Seeing herbs as either poison or panacea is unhelpful, but so is vilifying either modern mainstream or traditional herbal medicine. A more useful way to illustrate the differences between the two would be by comparing the approaches of a gardener and a mechanic.
Mainstream medicine tends to see the body as a machine—albeit a complex one. A machine is understood in terms of basic principles of engineering design, where the assembly of component parts follow predictable rules of organization and behavior; a malfunction can usually be fixed by logical fault-finding (diagnosis) and mending or replacing the defective part—a mechanical approach.
For herbal medicine, the body is more like a garden—an ecosystem unto itself, a complex network of inter-relating and interdependent systems in which the whole is more than the sum of its parts. Malfunction can arise from stressors or perturbances which, if uncorrected, lead to imbalances that, over time, manifest as patterns of disease. Fixing problems therefore involves adjustments to the terrain or ground… much like the job of a gardener.
Put another way, when things go wrong, mainstream medicine tends to focus on the problem in terms of the pathology and the disease, whereas herbal medicine tends to look at the person who has the disease.
In terms of cancer, this is classically described as the polarity between tumor and host, the latter being the terrain or ground in which the tumor develops. Extending our horticultural theme, cancer could be likened to an invasive weed. Weeds thrive in disturbed and neglected ground, so amending the soil (checking its pH, mineral content and feeding it with appropriate micronutrients) can prevent invasive weeds from taking root. Similarly, creating an internal “anti-cancer” garden or terrain within the body is one of the more important ways in which herbs can be used to prevent cancer and inhibit its progression. And, as is the case with chemotherapy and other heroic cancer treatments, killing weeds with poisons and herbicides that cause collateral damage to the surroundings is not necessarily the best way to clear them from a garden—although at times it may be the only way.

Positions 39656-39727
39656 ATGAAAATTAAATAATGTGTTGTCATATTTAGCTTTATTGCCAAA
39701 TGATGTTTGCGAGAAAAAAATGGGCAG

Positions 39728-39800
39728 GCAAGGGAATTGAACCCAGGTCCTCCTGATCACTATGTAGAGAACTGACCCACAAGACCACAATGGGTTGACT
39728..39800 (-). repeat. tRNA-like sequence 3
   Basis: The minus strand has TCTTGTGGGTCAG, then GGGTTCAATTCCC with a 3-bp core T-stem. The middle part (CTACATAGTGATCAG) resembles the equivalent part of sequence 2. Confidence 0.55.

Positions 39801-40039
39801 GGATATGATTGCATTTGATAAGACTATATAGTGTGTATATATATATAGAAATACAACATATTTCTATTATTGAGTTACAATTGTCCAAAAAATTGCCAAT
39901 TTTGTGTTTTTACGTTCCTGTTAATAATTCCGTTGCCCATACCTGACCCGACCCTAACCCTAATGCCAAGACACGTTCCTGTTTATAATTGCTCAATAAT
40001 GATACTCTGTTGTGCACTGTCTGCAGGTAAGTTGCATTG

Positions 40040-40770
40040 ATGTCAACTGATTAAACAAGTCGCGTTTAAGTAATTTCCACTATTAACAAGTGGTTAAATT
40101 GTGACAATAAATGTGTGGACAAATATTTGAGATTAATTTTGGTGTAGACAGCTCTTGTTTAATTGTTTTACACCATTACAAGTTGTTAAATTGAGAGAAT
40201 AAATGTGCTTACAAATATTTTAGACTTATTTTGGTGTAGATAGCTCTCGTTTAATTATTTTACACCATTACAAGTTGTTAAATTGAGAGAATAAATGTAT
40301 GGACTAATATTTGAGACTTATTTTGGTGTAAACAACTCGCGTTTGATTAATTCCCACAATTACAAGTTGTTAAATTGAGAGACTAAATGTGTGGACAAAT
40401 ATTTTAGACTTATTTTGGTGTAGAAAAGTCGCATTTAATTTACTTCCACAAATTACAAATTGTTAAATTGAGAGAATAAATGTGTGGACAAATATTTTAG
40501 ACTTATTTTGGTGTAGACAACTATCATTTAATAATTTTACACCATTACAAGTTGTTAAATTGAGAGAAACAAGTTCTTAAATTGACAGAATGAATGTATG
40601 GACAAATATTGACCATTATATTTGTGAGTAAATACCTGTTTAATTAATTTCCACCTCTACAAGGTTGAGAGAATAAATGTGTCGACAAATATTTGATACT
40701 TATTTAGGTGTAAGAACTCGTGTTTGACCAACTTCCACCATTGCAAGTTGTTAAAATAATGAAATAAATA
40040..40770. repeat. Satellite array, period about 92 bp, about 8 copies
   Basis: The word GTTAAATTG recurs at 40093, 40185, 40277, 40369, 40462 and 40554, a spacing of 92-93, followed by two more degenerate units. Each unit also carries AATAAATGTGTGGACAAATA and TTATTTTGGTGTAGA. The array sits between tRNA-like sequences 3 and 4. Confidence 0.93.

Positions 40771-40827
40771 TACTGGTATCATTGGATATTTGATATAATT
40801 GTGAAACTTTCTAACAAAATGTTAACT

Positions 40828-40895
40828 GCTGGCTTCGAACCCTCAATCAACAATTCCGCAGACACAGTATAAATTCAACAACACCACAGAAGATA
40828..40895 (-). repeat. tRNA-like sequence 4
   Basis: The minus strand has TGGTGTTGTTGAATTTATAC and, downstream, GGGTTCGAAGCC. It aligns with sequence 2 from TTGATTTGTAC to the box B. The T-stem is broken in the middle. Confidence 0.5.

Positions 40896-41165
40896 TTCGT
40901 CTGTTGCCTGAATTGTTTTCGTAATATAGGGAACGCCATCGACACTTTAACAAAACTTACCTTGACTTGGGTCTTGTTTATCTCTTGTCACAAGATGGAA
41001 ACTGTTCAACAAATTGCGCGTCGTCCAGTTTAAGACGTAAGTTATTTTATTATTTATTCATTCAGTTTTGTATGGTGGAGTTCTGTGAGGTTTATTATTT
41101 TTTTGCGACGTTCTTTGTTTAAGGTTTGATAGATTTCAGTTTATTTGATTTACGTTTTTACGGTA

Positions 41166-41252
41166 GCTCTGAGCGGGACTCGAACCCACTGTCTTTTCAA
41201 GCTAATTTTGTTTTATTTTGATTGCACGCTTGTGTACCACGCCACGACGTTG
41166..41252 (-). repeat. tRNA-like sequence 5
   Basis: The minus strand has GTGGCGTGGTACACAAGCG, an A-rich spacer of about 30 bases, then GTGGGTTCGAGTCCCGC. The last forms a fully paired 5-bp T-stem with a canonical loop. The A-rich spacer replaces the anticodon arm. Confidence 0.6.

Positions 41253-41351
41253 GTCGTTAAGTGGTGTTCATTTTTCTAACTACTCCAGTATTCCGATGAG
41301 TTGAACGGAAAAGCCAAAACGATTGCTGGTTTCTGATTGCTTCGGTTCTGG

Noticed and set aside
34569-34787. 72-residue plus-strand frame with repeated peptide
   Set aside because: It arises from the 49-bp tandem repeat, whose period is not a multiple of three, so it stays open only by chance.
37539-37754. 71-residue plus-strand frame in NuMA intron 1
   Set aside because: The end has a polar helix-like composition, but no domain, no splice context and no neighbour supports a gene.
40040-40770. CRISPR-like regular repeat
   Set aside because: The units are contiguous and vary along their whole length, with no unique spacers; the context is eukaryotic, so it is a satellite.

In any event, there will always be gardeners who have a mechanical approach, and mechanics who can be as artistic as gardeners. In practice, especially with cancer where the situation is rarely simple, the smart patient will seek out gardeners who understand mechanics and mechanics who are gardeners.
Adapted from the forthcoming book, The Thinking Patient’s Guide to Cannabis & Cancer (vol. I) by Jonathan Treasure. This piece was reprinted by Project CBD with permission. It may not be reproduced in any form without approval from the source.